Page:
The Neurotic Salesperson

Ad de Jong, Johannes Habel, Nathaniel Hartmann, Selma Kadic-Maglajlic, Nicolas A. Zacharias

Research output: Chapter in Book/Report/Conference proceedingConference abstract in proceedingsResearchpeer-review


Research Question
For at least six decades, sales research has strived to understand salespeople's neuroticism by conceptualizing neuroticism in two ways: as neuroticism per se or as emotional stability, which is the opposite of neuroticism. In either case, scholars typically view neuroticism as exogenous – and thus as an antecedent to the outcomes of interest. However, the emerging psychological literature questions the plasticity of neuroticism by showing that neuroticism can increase in environments that are unpredictable and uncontrollable. In such environments, individuals perceive different emotional states and are in a persistent state of emotional instability, which corresponds with neuroticism. We argue that this emerging theory on plasticity is particularly relevant to the sales profession because this profession is characterized by high levels of uncertainty, insecurity, and stress. Salespeople often face rejection, difficulty closing sales opportunities, competing interests in negotiations, and pressure due to their ambitious sales goals and incentives. Thus, we propose that salespeople's neuroticism is subject to change and is codetermined by the sales environment. Specifically, we examine two research questions: (1) How do salespeople differ from individuals in corporate non-sales jobs in terms of neuroticism? (2) If there are differences in neuroticism, how do they arise?

Method and Data
To test these research questions, we initially performed exploratory field research that revealed the neuroticism of graduate students studying sales increased after they performed a series of sales tasks. We then conducted two studies. Study 1 is based on survey data collected from employees of a large business-to-business company. Of the 1,723 complete cases, 1002 employees were in non-sales roles and 721 employees worked in sales roles. After performing propensity score analysis to create comparable non-sales and sales groups, we assessed the relationships of interest using multiple regression analysis. To adjust for possible remaining biases in the covariates for the sales and non-sales groups, the analysis included the variables used in the propensity score analysis. Study 2 is based on a cross-industry data collected through a data panel (i.e. Prolific Academic). We collected 418 responses, of which 209 were salespeople and 209 were from people working in non-sales roles. We used the same procedure as in Study 1 to mitigate the risk of endogeneity and increase robustness of the results and estimates. To assess the relationships of interest in Study 2, we performed structural equation modeling using Lavaan in the R statistical programming language.

Summary of Findings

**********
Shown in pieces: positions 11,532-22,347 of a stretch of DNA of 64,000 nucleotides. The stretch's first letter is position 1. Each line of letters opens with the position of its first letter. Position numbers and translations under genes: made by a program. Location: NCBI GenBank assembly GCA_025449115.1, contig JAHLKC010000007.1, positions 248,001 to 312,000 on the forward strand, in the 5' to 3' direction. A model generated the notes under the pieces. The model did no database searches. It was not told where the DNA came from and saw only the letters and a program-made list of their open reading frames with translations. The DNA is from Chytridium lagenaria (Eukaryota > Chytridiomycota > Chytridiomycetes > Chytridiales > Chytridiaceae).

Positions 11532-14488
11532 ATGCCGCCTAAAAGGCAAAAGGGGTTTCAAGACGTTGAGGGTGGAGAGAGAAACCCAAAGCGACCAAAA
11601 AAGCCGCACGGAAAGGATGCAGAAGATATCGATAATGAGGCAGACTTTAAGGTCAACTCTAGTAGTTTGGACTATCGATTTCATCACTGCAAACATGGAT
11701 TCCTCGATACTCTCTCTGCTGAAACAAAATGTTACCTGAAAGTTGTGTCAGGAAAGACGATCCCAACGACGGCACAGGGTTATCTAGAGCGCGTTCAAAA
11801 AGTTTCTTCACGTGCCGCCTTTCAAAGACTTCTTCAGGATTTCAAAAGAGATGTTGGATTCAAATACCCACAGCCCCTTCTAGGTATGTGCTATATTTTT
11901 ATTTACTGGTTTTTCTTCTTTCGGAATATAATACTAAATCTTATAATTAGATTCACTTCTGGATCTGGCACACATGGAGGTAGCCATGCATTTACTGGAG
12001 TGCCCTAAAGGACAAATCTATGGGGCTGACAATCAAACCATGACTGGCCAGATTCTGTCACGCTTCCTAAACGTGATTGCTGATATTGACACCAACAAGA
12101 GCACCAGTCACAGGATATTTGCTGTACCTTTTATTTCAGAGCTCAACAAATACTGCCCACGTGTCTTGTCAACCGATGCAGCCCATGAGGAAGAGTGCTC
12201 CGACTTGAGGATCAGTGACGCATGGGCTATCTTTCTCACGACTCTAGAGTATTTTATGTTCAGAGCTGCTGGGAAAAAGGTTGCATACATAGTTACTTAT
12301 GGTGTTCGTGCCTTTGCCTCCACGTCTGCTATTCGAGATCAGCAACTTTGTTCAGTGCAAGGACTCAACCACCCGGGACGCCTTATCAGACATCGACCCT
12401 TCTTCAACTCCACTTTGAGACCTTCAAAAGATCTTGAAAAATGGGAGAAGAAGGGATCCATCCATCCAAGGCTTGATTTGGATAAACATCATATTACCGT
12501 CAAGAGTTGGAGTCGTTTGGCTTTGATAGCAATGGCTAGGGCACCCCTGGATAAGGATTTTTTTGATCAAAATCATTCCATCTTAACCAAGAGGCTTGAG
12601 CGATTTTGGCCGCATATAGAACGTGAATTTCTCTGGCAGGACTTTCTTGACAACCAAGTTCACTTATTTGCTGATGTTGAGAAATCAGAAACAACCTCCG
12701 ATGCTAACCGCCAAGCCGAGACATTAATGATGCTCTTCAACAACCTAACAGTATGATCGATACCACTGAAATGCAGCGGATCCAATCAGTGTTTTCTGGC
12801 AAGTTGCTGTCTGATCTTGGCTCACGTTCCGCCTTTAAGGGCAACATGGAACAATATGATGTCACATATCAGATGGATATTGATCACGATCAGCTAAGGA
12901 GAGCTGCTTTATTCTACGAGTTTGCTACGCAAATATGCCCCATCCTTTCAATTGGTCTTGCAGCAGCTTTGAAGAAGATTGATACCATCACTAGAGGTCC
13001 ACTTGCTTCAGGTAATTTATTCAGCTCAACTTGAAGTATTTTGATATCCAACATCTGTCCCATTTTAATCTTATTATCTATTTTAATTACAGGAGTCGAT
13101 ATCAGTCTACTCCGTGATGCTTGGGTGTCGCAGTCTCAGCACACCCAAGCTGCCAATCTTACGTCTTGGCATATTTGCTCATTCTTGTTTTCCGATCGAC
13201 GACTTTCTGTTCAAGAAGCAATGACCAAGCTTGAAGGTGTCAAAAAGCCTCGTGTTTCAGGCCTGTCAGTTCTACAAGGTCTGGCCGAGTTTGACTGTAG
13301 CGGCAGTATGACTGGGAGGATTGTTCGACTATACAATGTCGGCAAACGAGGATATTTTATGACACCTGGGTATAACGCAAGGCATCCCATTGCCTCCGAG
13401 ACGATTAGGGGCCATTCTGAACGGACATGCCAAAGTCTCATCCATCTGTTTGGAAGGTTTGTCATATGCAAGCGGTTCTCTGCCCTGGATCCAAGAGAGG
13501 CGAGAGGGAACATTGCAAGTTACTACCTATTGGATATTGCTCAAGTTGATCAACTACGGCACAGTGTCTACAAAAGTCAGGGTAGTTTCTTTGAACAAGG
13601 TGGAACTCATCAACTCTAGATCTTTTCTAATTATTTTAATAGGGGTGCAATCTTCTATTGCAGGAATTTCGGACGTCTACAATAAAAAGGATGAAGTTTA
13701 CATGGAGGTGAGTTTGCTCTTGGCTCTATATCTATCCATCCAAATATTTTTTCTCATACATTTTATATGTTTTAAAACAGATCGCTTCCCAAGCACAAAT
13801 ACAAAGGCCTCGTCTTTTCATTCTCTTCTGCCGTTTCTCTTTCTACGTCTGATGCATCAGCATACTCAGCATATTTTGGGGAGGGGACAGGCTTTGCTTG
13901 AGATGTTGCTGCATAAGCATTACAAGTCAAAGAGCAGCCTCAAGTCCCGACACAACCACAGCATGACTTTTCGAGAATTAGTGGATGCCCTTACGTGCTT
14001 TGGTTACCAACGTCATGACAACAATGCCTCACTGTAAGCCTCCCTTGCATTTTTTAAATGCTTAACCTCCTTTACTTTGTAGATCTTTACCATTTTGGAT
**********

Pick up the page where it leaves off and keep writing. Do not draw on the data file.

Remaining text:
In Study 1, we find that employees in sales roles have higher neuroticism than their non-sales counterparts, and that tenure increases the strength of the positive association between sales role and neuroticism. In study 2, we show that in comparison to non-sales roles, salespeople, on average, score higher on chance locus of control but no differently on internal locus of control. We find that chance locus of control mediates the effects of being in a sales role on neuroticism, which is not the case for employees in non-sales roles. In addition, we assessed the moderation effect of tenure on the relationship between the sales dummy and internal/chance locus of control. We find that chance locus of control increases over time for employees in sales roles but decreases over time for those in non-sales roles.

Key Contributions
Our findings have the potential to significantly advance sales theory as well as personality theory. As such, this research integrates emergent neuroticism-related research on Personality Dynamics and Cybernetic Big Five Theory to sales research. This fosters a novel perspective, at least amongst sales researchers, and demonstrates the relevance of examining how neuroticism and other within-salesperson factors change over time. Using advanced empirical methods, this study provides unique insight into the plasticity of neuroticism and how this depends on the type of job position (sales vs. non-sales), which may encourage future scholars in sales and related research streams to view neuroticism as endogenous rather than exogenous.
Original languageEnglish
Title of host publication2022 AMA Summer Academic Conference Proceedings : Light in the Darkness: Marketing’s Role in Driving Positive Change
EditorsAndrea Godfrey Flynn, Ravi Prakash Mehta, Cinthia Satornino
Place of PublicationChicago
PublisherAmerican Marketing Association
Publication date2022
ISBN (Print)9780877570141
Publication statusPublished - 2022
Event2022 AMA Summer Academic Conference - Chicago, United States
Duration: 12 Aug 202214 Aug 2022


Conference2022 AMA Summer Academic Conference
Country/TerritoryUnited States
Internet address


  • Sales
  • Salesperson
  • Neuroticism
  • Personality
  • Locus of control

Cite this